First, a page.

Strangely enough, I had always felt a touch more culture shock in England because the little differences always crept up on me rather unexpectedly. Still, I'm getting a crash course reminder in just how difficult it was for me to adjust to Amsterdam the first time.
If you're a tourist, Amsterdam is wonderful. It's gorgeous, laid back, clean and friendly. If you live here, it's all of those things, plus food stores. Food stores are a trial. If you ever move to a country for which English is not the first language (or even an option), then you had better learn to cook. By cook, I don't mean opening a tin and heating the sludge inside. I mean learning to really cook. Tomatoes aren't just something to slice up for a hamburger or salad, they're an ingredient. This makes them more versatile for a few reasons:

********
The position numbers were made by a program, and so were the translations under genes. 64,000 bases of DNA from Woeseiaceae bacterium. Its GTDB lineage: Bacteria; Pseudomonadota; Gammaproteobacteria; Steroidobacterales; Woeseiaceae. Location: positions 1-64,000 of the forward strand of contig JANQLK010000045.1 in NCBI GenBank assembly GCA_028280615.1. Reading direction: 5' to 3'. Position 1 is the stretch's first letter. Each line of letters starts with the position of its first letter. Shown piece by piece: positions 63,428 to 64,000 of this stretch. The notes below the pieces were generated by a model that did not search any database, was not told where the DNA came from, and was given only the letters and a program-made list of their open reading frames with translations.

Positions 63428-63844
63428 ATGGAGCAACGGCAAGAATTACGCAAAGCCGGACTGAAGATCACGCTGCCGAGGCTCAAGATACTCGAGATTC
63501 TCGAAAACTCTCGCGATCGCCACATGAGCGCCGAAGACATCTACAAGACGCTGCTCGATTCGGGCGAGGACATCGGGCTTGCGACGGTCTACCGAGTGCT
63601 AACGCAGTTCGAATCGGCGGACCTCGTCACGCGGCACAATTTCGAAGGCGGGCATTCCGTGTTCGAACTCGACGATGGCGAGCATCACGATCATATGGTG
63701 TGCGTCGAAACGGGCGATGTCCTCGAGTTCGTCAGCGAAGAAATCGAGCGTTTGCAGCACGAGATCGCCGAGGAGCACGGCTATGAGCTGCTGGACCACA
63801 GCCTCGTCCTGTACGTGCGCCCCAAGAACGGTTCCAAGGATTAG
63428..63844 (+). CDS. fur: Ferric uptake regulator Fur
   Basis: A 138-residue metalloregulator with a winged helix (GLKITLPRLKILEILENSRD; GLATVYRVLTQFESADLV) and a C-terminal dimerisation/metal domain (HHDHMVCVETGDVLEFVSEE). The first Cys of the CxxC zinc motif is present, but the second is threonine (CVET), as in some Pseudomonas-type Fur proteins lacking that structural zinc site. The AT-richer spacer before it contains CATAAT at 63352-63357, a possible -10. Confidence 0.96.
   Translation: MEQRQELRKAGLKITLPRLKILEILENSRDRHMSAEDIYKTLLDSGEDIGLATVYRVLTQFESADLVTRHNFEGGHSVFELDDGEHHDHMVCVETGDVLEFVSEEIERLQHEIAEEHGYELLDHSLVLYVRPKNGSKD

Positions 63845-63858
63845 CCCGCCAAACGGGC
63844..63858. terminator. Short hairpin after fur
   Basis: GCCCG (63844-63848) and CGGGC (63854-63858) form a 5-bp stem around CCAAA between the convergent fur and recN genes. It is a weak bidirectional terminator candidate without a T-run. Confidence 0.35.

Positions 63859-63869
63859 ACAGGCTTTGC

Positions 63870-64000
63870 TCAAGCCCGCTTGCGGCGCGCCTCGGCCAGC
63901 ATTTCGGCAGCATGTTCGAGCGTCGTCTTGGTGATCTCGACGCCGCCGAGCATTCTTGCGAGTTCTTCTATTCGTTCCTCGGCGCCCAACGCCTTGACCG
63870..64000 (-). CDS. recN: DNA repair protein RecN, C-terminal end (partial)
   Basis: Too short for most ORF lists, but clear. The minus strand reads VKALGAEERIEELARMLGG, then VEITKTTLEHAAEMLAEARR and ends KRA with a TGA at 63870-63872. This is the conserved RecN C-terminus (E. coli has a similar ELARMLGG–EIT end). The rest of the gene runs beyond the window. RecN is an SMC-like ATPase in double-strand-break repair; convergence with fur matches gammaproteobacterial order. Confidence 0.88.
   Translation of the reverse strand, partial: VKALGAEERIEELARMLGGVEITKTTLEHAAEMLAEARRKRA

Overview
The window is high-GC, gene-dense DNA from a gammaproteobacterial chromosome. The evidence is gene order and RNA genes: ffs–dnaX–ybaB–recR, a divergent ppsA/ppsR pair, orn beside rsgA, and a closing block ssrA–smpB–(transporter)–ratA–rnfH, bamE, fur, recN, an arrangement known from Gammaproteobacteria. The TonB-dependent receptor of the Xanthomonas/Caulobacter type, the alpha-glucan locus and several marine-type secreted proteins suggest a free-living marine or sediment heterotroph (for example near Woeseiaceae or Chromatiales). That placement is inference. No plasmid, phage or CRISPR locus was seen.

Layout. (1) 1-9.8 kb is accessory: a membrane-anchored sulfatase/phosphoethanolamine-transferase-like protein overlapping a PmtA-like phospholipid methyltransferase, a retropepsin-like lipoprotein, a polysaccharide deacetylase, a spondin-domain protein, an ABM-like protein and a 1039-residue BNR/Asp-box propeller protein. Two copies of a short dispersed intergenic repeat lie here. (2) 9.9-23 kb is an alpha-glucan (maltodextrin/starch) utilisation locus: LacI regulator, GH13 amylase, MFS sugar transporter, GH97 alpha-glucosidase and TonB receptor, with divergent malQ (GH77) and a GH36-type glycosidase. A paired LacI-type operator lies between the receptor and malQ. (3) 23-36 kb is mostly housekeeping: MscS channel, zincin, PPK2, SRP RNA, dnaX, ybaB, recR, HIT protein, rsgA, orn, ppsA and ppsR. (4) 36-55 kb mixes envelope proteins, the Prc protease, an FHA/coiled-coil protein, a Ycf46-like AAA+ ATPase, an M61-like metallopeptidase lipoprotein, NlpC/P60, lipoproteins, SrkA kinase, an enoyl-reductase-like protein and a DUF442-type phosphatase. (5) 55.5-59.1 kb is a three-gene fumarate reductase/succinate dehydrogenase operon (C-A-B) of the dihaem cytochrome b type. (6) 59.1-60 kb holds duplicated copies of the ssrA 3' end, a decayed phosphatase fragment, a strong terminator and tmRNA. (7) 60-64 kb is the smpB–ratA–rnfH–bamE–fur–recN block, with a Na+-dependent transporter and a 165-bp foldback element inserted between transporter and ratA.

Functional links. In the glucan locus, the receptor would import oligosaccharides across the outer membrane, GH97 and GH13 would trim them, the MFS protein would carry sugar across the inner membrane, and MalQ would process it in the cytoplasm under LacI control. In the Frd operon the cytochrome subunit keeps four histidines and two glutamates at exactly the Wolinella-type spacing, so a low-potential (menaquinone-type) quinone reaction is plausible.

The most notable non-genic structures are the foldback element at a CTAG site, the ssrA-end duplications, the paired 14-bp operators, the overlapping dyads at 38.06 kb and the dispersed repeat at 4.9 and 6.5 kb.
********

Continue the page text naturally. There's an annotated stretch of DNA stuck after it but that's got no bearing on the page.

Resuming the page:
- Buying raw ingredients is cheaper
- Buying raw ingredients means you have full control over what you're making
- Buying raw ingredients means that tin of corned beef hash isn't actually Geriatric Kitty Food
Trust me, you want to learn how to cook. When you buy some broccoli, you know it's broccoli. When you buy a tin of something which looks like stew, it's a crapshoot.
Fortunately, I have a couple of advantages. First, Dutch is the language closest to English¹. Second, I speak a fair amount of French and many French words have crossed over into Dutch (and many foods are also marketed to Belgium, so it's often marked with French). Combine this with the knowledge of a few Dutch words and you really have an advantage in shopping. Case in point:
Moving along finds me typing this up while trying to make a spaghetti bolognese for Leïla, but struggling with ingredients. The spices are tijm, oregano, and basilicum, which isn't too bad. However, the rest is rode wijn, ui, knoflook, champignons, rundergehakt, zout, and peper. I think it will be OK, but even the most basic shopping is a brutal reminder that I truly have arrived in Europe in a way that I never could be in the UK.
1. Actually, you'll find Frisian to be the closest spoken language to English, but Dutch is the closest language which you've actually heard of.